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T H E P U L S E. Welcome to THE PULSE the new newsletter from your Professional Staff Union! Our plan is to

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P S U - B O S T O N / M T A / N E A V O L U M E 1, I S S U E 1 T H E P U L S E M A R C H A N I N V I T A T I O N F R O M T H E N E W S L E T T E R C O M M I T T E E I N S I D E T H I S I S S U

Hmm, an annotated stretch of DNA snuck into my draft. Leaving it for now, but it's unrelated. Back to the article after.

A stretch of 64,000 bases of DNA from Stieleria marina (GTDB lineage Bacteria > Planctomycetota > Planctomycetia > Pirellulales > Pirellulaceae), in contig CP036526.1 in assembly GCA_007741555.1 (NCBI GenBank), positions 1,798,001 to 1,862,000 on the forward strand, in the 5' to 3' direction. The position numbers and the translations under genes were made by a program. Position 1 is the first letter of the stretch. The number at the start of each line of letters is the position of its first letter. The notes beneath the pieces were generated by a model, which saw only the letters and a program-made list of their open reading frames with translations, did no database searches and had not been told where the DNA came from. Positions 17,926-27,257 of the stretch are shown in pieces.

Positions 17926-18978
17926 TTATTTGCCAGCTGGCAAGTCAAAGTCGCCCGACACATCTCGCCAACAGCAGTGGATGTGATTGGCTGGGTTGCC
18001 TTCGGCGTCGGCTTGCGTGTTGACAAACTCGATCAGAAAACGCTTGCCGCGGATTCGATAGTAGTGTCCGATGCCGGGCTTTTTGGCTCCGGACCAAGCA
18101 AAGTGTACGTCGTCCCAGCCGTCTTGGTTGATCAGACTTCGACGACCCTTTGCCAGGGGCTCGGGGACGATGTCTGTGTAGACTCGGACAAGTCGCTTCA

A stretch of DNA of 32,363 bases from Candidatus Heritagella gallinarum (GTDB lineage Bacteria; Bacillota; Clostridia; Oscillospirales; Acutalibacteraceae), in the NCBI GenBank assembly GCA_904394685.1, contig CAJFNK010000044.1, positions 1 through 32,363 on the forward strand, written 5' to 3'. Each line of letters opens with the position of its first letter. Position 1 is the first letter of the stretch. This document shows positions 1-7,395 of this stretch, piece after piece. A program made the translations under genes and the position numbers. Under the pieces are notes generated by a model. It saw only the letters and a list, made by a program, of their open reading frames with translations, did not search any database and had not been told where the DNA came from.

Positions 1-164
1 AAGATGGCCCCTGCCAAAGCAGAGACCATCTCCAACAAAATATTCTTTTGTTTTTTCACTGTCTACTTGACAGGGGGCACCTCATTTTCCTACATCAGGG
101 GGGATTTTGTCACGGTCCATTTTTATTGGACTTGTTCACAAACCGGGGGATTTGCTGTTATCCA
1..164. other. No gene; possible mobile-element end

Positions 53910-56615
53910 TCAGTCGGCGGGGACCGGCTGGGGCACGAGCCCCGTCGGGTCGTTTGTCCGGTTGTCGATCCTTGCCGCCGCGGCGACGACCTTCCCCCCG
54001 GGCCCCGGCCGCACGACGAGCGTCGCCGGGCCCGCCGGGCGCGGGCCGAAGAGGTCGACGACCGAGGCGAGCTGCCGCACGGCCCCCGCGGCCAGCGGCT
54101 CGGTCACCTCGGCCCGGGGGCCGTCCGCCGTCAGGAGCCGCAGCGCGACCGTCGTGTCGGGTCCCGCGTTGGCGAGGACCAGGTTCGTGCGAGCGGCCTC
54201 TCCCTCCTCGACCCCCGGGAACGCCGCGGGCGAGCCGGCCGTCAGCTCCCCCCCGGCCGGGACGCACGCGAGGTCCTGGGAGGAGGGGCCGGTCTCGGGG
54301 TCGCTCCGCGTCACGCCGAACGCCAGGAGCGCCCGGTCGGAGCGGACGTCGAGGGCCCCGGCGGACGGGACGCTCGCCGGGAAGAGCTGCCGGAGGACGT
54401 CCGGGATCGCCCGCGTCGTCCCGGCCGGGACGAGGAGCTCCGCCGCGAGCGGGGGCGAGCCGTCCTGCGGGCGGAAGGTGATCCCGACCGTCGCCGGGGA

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P S U - B O S T O N / M T A / N E A V O L U M E 1, I S S U E 1 T H E P U L S E M A R C H A N I N V I T A T I O N F R O M T H E N E W S L E T T E R C O M M I T T E E I N S I D E T H I S I S S U E : C O N T R A C T S P O T L I G H T : O N - C A L L G R I E V A N C E C O M M I T T E E S T U D E N T D E M O I N L O N D O N Welcome to THE PULSE the new newsletter from your Professional Staff Union! Our plan is to provide a printed newsletter a couple of times each calendar year, supplemented by a website and both regular and ad hoc e-newsletters during the intervening months. We are excited about participating in what we hope will become a regular and very important way for all of us to communicate and share with each other. We ll be looking to collect and present information about our union and its activities, general news about who you are, who we are, and how the union works for you; and offer ways for you to share your own experiences with others who could use your help and support. N E W M E M B E R S O F T H E B O A R D R O S E C O V E N E Y & T A L E N T E D U S T A T E B U D G E T C Y C L E But this whole effort cannot live up to its full potential without your contributions. Given the current work life climate, it will become crucial in the coming days and months for us all to communicate, strategize and advise each other and we encourage you to send along your ideas, criticisms, suggestions, questions, as well as any information about your own accomplishments, activities, or milestones you d like to share with other members. We re looking forward to hearing from you! You can us at or send a note to THE PULSE, c/o Sarah Bartlett, Registrar s Office. Suzanne Allmendinger, Sarah Bartlett, Katie Brenton, Jocelyn Burke, L O G O C O N T E S T 11 Mary Jo Connelly, Jon Hutton, Thijs Messelaar R E G U L A R F E A T U R E S CONTRACT SPOTLIGHT MISS MANAGEMENT DISCUSS: Issues that affect us ALL ABOUT US: News about PSU members MEMBER SPOTLIGHT A W O R D ( O R S E V E R A L ) F R O M T H E C H A P T E R B O A R D A longstanding goal for the Chapter Board has been to improve the means we have of communicating with each other as union members about the issues we face and the things we do. We see this newsletter as a big step in that direction. A lot of our communication up to now has come in the form of quick hits to alert members to pressing issues, upcoming events, etc. While these will continue as an important part of our communication strategy, the newsletter allows us to go deeper. It will feature educational items to make us all more informed union members. It provides a means for us to get to know each other better and learn about the great things we all are doing. And it provides a forum for us to explore and weigh in on important issues and initiatives happening both on and beyond our campus. Given the current climate out there, we think that s more important than ever. We hope you will enjoy THE PULSE and hope that you will contribute your ideas and energy to making it a central part of our union s work. T H E P U L S E Page 2 T H I S M O N T H ' S C O N T R A C T S P O T L I G H T : O N - C A L L / C A L L B A C K It s Saturday night and a server goes on the blink or another chunk of the garage falls down or rats in the Psychology lab escape. You get the call. Are you expected, as part of your job, to answer that call and respond to that problem? If so, then you are most likely what our contract defines as an oncall employee. According to Section 18.3 of our contract (see box on page 3), on-call employees are those employees who are expected to answer the call and respond during their offhours. It may be that your department has a formal on-call system with specific scheduled times that different employees are required to cover, or it may be that a regular schedule has never been formally established you just know (through your supervisor s statements, or your position description, etc.) that you are expected to respond to emergency calls or s whenever they come in. Either way, you re on call. If you are on call, our contract requires that you be compensated for that whether you get called or not. It is the expectation that you have to answer the call that determines your on-call status. While there is a contractual formula for the calculation of oncall compensation, what s most important for you to know is that on-call compensation goes into your base pay for the years that you are designated to be on call, and it is recognized by the retirement system as part of your base for those years. So, it s important that on-call staff are properly recognized and compensated. Sometimes being on call is confused with being called into work when you re not regularly scheduled to be there. That s actually different. If you are called into work or are required to do prolonged work outside of your regularly scheduled hours, that is call back time. While being expected to respond (being on call ) earns regular monetary compensation, actually being called back to work earns compensatory time. On-call language has been in our contract for years. Early on, Boston didn t have a lot of employees who fell into this category, but in the last 10 years, with the increasing use of cell phones and the increase in technology (and its related problems) the Union discovered more and more employees who were expected to answer the call. We set out to identify who in our bargaining unit was on call. We developed a survey and distributed it to our members and we heard from many of you. And, as we did, we also learned that there were a lot of you out there and that NONE were being properly compensated for being on call. The union engaged in a lengthy campaign to change that. After multiple meetings with Chancellors, consultations with management, membership petitions, grievances and other member actions, we re pleased to say that some PSU members who we have identified as being on call are now being paid their due. But the fight s not over. There are quite a few on-call PSU members whose departments are not yet paying for that service, and we are still fighting over retroactive pay for all members who have been on call in the past without compensation. In fact, we are headed to an arbitration in June 2011 on this issue. We will keep you posted as we go. A R E Y O U O N C A L L? If you think you might be an on-call employee who is not yet on our list, we want to hear from you. Please fill out the on call survey (link on the PSU website, PSU-UMB.massteacher.org) or us at and we will send you one. When you ve filled out the survey, send it to V O L U M E 1, I S S U E 1 Page 3 Section 18.3 On Call/Call Back A. Some University departments maintain formal on-call systems in order to cover off- hour shifts or to assure appropriate response to incidents and emergencies which occur at night or on weekends. Professional staff are assigned specific periods of duty, must be available during assigned duty, and must respond when called. For these situations, on-call and call-back shall be considered a single entity. A salary adjustment shall be made to acknowledge the additional expectation of serving regularly as part of a formal on-call/call-back system. Compensatory time for call-back shall be approved by the supervisor only in those instances when the employee must respond to a situation that requires work for a prolonged period of time (i.e., several hours during a night). The supervisor's discretion prevails in these cases. B. A department which does not maintain a regular and on-going on-call system may set its own policy for compensating bargaining unit members who are occasionally assigned, in writing, to be on call, but in no case shall a bargaining unit member receive less than one hour of compensatory time for every 8 hours assigned to be on call. C. In departments without formal on-call systems, for every hour that a bargaining unit member on-call is called back to work beyond his or her regularly scheduled work hours the bargaining unit member shall receive an hour of compensatory time. C O N T R A C T U P D A T E : T U I T I O N B E N E F I T S F O R S P O U S E S & D E P E N D E N T S You may remember that in our last round of contract negotiations, one issue that was emphasized by all the university locals was the restoration of the tuition benefit for employee spouses and dependents. As it stands, Board of Trustee agreement provides that dependents and spouses of employees are entitled to full tuition waivers. Back in the day, when tuition made up the major share of the cost of attending the University, this was a generous benefit. But the benefit has eroded drastically over the years, as rapidly increasing fees have come to take the place of tuition on our campuses. The first was the freezing of fees for employee spouses and dependents at the Fall 2009 levels. (This was at the time that the Board voted to raise fees by $1500. Our agreement meant that employees were not subject to that increase. ) The second small victory was getting agreement for a multi-union, systemwide labor/management committee, that would be established as of January 1, 2011 to develop a joint proposal to waive all mandatory fees for all UMass employees spouses and dependents who are eligible for tuition waivers, including Continuing Education waivers for employees, within the UMass system. Many of our members, in both Boston and Amherst, participated in different events to support the coalition of University unions as they took the tuition and fee campaign from the negotiating table to the Board of Trustees and back again. After all was said and done, the unions returned with two small victories. As agreed, the Tuition and Fee committee is now being established. It will be comprised of representatives from most of the union locals from the different Umass campuses as well as representatives from the campus-level management and the President s office. It is the unions hope that as the costs of education continue to rise, this committee will be able to develop a proposal to go to the Board of Trustees that will help to restore the value of this important benefit. We will keep you posted on the committee s progress as things develop. W H O Y O U G O N N A C A L L? I N T R O D U C I N G T H E G R I E V A N C E C O M M I T T E E The PSU is very proud to be able to introduce our Grievance Committee. The current members are: Jim Allen, Anneta Argyres, Sarah Bartlett, Tess Ewing, Tom Goodkind, Martha Kelly, AK Koutropoulos, Eleanor Leonard, Martha London, Kevin Mullen, Carolyn Nelson, Linda Perrotto, and Ben Sheldon. We will have more new members to introduce before the next issue of this newsletter comes out: people who have been fully trained and participated in our activities but were unable to attend the last meeting, when we set up our new system. The PSU has much to be proud of: a supportive membership and dedicated leaders. But one thing we have long lacked has been a robust structure for dealing with grievances. A very few people do all the cases. This is a dangerous situation for any local, and a heavy burden for both the few active stewards and the departments where they work. So last winter, we held a day-long grievance committee training, which was attended by 18 members. Since then, the committee has met several times to discuss issues and fill in the gaps, and a number of the new stewards have been involved with grievances. Now we are taking another new step. We have paired up new stewards with the more experienced ones, who will provide back-up and guidance. In the future, the first person you meet with to discuss a problem or potential grievance will probably be a new steward. But an experienced steward will be just a phone call away, and will be brought in when and if the case requires. (See insert for contact info) T H E P U L S E Page 4 D E A R M I S S M A N A G E M E N T : T H E D E F I N I T I V E S O U R C E O F Y O U R R I G H T S A T W O R K Dear Miss Management: I was hired four years ago as Staff Assistant to the Assistant Associate Vice Assistant Associate Chancellor for Very Special Programs. I m a member of the PSU and my position is a grade level 29. When I started, it was a two person operation and my duties were pretty clear cut. I handled administrative matters for the AAVAAC, managed the office budget, developed and maintained program information, and worked as a liaison with the different special programs that we coordinated. Well, in the last couple of years, our operation has expanded A LOT!!! There are four more people working in my area: two special project coordinators responsible for developing new programs and two classified staff members. And it seems like I now have responsibilities with all of them! They also have me working on grant proposals and administration (new to me!) and managing a website. Plus, I am now supposed to supervise the classified staff in the office - even though my boss says they report to him. It sure seems to me that my job has changed a lot and I think I should have a new job description (and an increase in my salary). But when I talk to my boss about it, he says that times are tight and he doesn t see how he could ask for more money for me now. He also tells me that he doesn t think my job really has changed, and that these new things are just those other duties as needed on my job description. He says be patient and that when the time is right, he ll see what he can do. Do I have any rights here? Sincerely, Tired of waiting for the right time Dear Tired of Waiting: ** I am exhausted just reading about your issue, dear, so I can only imagine how you feel. Unless you ve heard that hell will be freezing over soon, you shouldn t wait for your boss to decide it s the right time for you to have your position reviewed. You have the right to have your position reviewed whether he likes it or not. There are rules about these things and you should learn about them! Rules governing position descriptions and classifications are spelled out in detail in the Professional Staff Salary Administration Program (SAP). In your spare time (LOL) take a look at the SAP manual. You can find the manual on your union s website and on the Human Resource website. Unless you ve heard that hell is freezing over soon, you shouldn t wait for your boss to decide that it s the right time for you to have your position reviewed. Here s a snapshot: If your job has changed substantially (and it certainly sounds like yours has) I would advise you to immediately start the process for a position classification review. According to the SAP guidelines, a position classification review should be done when there have been significant changes in the complexity of your duties. (I d say you meet that criterion.) The idea is to make sure that your grade level and salary are aligned with what you re really doing not what your old, out-dated job description says. The guidelines for how to initiate a classification review are spelled out in the SAP Manual. You should read them and then get right to work on drafting an accurate position description for yourself. (There are some worksheets in the manual that you might find useful). While you re doing that, you should get in touch with the union. I recommend you meet with a union rep to go over the changes in your job. The union will help you formulate a new position description and fill out the review request form the first steps in your review. Once that s done, you ll be ready to present that to your boss/department head and hopefully (sigh!) he ll sign on and you can forward the review to HR. A word to the wise, keep that union rep s phone number handy. If your boss isn t cooperative, you ll want advice on how to proceed. Once they receive it, HR will review the information. They may ask you and/or your boss some questions to help determine the accuracy of the position description. And then they will assign it a grade level and salary. They will communicate their decision to you all. Hopefully, the process will lead to a satisfactory outcome for you. But if you disagree with the classification HR assigns, you need to notify the union within 10 days in order for them to determine whether an appeal is in order. You can read more about the appeal process in the SAP manual. If it comes to that, your union reps will guide that process, so I won t go into details here. But just so you get your tail in gear and get going with this, you should know that any salary adjustment will go back to when HR received your completed request for a review. So you don t want to sit on it too long. And listen, honey, we re all grateful to have jobs these days, but don t be a sap about it! Learn about the SAP and use it! You can write to Miss Management at: V O L U M E 1, I S S U E 1 Page 5 L O N D O N ' S S T U D E N T D E M O N S T R A T I O N S A R E T H E B E S T S O R T O F E D U C A T I ON The following is the first half of a piece published on the TheAwl.com by UMass Amherst student Dan Glaun. Glaun is studying abroad at the University of Sussex. He can be reached at by Dan Glaun on November 30th, 2010 Earlier this month, students across the UK began protesting against planned increases in tuition fees and the cutting of university services. Today, students have been occupying buildings in Birmingham and hurling snowballs in Edinburgh and marching in London. All of this thoughtful demonstrating which is winding down in arrests and some clubbings and the offering of mince pies to politicians takes place against the dramatic backdrop of the first demonstrations on November 10th, when tens of thousands of young people stormed London. At the end, in Millbank, in central London, some demonstrators smashed windows; fires were set; and an occupation of Conservative headquarters by a few hundred ensued (from that building, an 18-year-old threw a fire extinguisher off the roof). Further, the second wave of demonstrations, on November 24, went off with some hitches when some small violence against property ensued and the police cornered and arrested a number of marchers. The media refers to both the November 10th and November 24th demonstrations as riots. ( As Students Rampage, headlined the Mirror last week.) So what is becoming lost is what the November 10th demonstration was like for the 30,000 to 50,000 peaceful protesters who flooded the streets outside Parliament in defense of higher education. My protest experience began at the ungodly hour of 7:30 a.m. in a University of Sussex campus bar. It was serving breakfast early for the occasion. The warm-enough eggs and triangular slabs of hash browns were just one aspect of the institutional support for the demonstration professors were encouraged to reschedule lectures to allow attendance, and assignment due dates were pushed back a day. The Sussex Student Union had found common cause with an administration seemingly eager to regain students' good will and stave off government cuts. In a burst of journalistic arrogance I approached a student sitting intent over his eggs and toast and asked if he'd mind answering some questions. He said that he didn't mind, his name was Bart, and he was Dutch, in that order; when asked why he was demonstrating for another country's education system, he replied that it was a matter of social responsibility and a misconception on the state's part of what education is: Basically, you have to pay for your own education because you are the only one profiting from it. And that's just not true. Common benefit should equal common cost as morally clear a belief as any, and one directly contradicted by the reasoning of the Browne education review and David Cameron's governing coalition. The Browne review is the polarizing document from David Cameron's government which was actually commissioned by Gordon Brown on the way out in order to reduce Britain